As with religion, claiming to know that aliens visited our ancestors and gifted them wondrous technologies, rankles a bit. Putting aside the fact that no modern society is getting the Promethean hook-up, it is also annoying to be preached at by anyone claiming to have in their possession pure and objective truth. Most find it off-putting while some even find it caustic. Face it, we barely know with certainty the scientific proofs we hold dear and use with great success on a daily basis. There is currently a twelve year old prodigy who claims the big-bang model is wrong, and is working (prodigiously, in fact) on a new model to satisfy the rigors of science. Much as Chris Rock as the thirteenth apostle in Dogma preaches,
I think it's better to have ideas. You can change an idea. Changing a belief is trickier. Life should be malleable and progressive, working from idea to idea permits that. Beliefs anchor you to certain points and limit growth. New ideas can't generate. Life becomes stagnant.
Poignancy from Kevin Smith. Yeah, it happens. Amidst porn, drug-references, and fart jokes, it happens. "Diamonds are always found in the rough," I claim hyperbolically.
It's completely OK to see evidence of technologies we don't understand, and imagine that beings from another planet were somehow involved. Write vasts tracts of possible scenarios with alien and human players creating Shakespeare for millenia long gone from us. Tell all your friends the possible implications. But do not claim to know with certainty that the Grays of Zeta Reticuli came here on a spring morning in 10,500 BC and befriended a human that loudly grunts his own name and gesticulates wildly, stabbing his thumb into his chest. "Me Rork!" Furthermore, do not claim that the aliens were feeling super generous that day, but that the rest of the story, well... the rest of the story is history. Le sigh. Most of history is the mundane actions of a species struggling to survive nature's whims, and some days are Alexander's conquest of the known world, while still others are the Antikythera Mechanism.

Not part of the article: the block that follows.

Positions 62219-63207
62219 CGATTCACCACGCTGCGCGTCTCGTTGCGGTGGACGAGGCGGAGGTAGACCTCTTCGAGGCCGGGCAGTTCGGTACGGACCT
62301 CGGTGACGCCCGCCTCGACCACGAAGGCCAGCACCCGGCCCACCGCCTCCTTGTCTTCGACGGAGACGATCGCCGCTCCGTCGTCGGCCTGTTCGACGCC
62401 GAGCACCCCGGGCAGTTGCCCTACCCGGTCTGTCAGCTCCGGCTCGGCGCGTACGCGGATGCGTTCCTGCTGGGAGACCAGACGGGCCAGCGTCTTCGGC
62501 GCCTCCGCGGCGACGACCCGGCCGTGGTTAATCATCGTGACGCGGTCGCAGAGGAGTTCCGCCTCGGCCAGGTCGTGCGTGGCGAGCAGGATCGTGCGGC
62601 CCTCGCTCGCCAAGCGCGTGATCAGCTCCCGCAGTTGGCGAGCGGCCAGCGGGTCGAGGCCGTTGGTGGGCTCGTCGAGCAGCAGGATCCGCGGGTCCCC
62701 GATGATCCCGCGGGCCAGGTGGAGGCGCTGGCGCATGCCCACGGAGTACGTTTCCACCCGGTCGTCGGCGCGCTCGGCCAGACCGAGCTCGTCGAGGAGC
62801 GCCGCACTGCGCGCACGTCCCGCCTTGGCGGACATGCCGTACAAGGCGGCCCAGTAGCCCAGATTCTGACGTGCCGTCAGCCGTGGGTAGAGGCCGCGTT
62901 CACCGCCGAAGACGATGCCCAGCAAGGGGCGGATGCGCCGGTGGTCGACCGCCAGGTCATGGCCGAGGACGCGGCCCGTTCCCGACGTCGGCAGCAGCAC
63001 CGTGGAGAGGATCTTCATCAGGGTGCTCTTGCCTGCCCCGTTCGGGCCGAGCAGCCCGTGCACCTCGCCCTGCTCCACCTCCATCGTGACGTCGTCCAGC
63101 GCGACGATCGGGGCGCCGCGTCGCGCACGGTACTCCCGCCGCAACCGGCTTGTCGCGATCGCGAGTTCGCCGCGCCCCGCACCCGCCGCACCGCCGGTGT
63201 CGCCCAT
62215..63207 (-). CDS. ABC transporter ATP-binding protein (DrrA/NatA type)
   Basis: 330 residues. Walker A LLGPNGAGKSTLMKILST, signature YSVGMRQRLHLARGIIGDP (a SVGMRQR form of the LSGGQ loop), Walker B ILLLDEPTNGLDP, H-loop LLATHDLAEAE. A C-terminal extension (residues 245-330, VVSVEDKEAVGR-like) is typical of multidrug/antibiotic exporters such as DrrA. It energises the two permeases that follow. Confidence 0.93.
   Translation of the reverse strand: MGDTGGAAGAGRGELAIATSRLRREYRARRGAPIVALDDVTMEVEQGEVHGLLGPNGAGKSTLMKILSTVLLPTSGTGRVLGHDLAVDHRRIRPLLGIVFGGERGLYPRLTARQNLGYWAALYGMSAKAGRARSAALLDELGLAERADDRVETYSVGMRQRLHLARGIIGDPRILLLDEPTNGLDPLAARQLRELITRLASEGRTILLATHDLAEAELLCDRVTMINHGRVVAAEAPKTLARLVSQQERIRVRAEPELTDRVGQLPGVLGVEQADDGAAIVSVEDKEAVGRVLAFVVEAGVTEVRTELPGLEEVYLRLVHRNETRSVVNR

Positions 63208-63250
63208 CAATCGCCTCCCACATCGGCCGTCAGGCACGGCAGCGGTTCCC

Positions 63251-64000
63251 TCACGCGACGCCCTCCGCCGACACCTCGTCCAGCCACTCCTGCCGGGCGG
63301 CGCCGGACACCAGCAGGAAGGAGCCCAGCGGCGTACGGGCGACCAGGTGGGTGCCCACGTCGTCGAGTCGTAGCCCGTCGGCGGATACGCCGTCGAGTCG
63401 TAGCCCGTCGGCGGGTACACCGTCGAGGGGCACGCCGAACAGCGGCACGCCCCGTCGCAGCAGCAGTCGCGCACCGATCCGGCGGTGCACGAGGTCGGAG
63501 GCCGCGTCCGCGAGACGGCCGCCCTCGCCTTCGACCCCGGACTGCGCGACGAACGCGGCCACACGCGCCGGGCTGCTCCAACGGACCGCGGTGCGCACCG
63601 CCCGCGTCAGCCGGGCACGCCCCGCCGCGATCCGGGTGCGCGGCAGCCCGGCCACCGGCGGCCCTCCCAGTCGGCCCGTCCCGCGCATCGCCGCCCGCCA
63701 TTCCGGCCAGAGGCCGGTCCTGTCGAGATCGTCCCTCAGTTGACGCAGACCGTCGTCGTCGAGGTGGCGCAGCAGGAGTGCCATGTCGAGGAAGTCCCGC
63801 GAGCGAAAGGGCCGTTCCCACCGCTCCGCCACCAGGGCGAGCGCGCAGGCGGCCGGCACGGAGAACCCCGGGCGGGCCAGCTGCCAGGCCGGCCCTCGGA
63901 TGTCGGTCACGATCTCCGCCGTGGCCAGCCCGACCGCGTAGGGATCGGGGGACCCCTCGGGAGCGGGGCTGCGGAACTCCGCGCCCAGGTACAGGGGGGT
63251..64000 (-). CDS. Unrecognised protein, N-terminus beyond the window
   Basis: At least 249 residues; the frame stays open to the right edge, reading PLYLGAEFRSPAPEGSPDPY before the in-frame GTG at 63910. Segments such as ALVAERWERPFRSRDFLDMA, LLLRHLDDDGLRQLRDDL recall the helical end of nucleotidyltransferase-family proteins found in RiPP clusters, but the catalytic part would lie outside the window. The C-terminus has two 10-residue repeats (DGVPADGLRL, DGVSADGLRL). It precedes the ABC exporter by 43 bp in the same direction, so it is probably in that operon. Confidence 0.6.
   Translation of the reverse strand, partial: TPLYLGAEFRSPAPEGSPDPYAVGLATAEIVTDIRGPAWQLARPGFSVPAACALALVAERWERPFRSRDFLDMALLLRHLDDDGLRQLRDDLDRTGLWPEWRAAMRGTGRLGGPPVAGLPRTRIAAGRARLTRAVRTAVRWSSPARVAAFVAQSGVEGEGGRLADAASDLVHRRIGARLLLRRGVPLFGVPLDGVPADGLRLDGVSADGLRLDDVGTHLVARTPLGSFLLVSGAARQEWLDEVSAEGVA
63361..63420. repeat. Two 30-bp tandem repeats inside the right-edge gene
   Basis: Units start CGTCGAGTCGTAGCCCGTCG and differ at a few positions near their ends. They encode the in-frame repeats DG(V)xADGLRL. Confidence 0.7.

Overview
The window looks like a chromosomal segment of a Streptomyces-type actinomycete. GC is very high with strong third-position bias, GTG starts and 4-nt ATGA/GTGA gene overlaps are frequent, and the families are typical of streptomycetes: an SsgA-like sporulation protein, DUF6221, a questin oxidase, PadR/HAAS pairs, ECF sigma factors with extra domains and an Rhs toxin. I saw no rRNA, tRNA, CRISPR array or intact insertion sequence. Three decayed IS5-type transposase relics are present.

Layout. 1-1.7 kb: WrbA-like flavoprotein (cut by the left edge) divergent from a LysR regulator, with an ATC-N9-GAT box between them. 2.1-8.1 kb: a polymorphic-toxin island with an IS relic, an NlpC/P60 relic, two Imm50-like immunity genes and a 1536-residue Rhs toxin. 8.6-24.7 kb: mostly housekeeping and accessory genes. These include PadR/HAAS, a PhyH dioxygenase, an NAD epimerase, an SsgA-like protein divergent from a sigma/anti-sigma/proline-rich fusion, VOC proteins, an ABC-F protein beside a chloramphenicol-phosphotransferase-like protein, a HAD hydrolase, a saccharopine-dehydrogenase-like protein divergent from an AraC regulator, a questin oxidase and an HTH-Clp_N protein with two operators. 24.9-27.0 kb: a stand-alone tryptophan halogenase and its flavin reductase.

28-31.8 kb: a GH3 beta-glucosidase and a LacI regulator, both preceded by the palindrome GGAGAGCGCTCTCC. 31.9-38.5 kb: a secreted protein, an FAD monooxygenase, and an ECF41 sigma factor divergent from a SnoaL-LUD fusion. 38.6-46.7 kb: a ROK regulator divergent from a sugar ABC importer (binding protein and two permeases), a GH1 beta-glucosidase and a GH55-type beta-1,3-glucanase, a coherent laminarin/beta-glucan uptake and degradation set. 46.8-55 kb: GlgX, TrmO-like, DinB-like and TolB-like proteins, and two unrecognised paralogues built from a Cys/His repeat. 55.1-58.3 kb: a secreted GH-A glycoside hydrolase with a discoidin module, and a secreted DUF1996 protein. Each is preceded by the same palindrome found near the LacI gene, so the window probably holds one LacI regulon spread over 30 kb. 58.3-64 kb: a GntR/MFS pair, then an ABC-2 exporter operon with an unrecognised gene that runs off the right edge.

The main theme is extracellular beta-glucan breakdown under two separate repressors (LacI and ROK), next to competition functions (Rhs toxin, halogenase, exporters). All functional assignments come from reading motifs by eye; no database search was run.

Atheists seethe at what they perceive to be dangerous anti-intellectualism, and the certainty that an ancient Jewish tribal spirit created the entirety of the cosmos, including earth with her many wondrous denizens, in 7 days about 6,000 years ago. But more importantly, Yahweh wants you to vote Republican. Non-Christians anger at the unflappable Christian knowledge of just where and how the heathens will be spending eternity. It is the absolutism in belief that stops a dialogue before it even begins. What's the use in discussing something that is already set in stone? Certainty is a lead weight on an open parachute that closes the mind. Anyone who tells you "different", to quote the proverbial, "is trying to sell you something." No matter how strong your faith is, it is still faith, and as such involves the belief in something outside yourself that cannot be proven.
Be proud of your faith.
Don't preach of your certainty.
Take solace in the fact that your faith is strong enough to weather scientific fact, and mankind's ever expanding database of knowledge. Hold strong to your faith, because it's only going to get worse as humanity progresses. Christianity only requires that you have faith in Jesus and that he died for your sins, not that he rode dinosaurs. If the aliens do show up on the front-lawn of the White House, it's going to matter little if you just knew it in your heart that they were coming. They're not going to give you a medal or anything. Life is most accurately measured by probabilities, not Plato's perfect forms nor absolute truth. Take heart; life is more fun with surprises.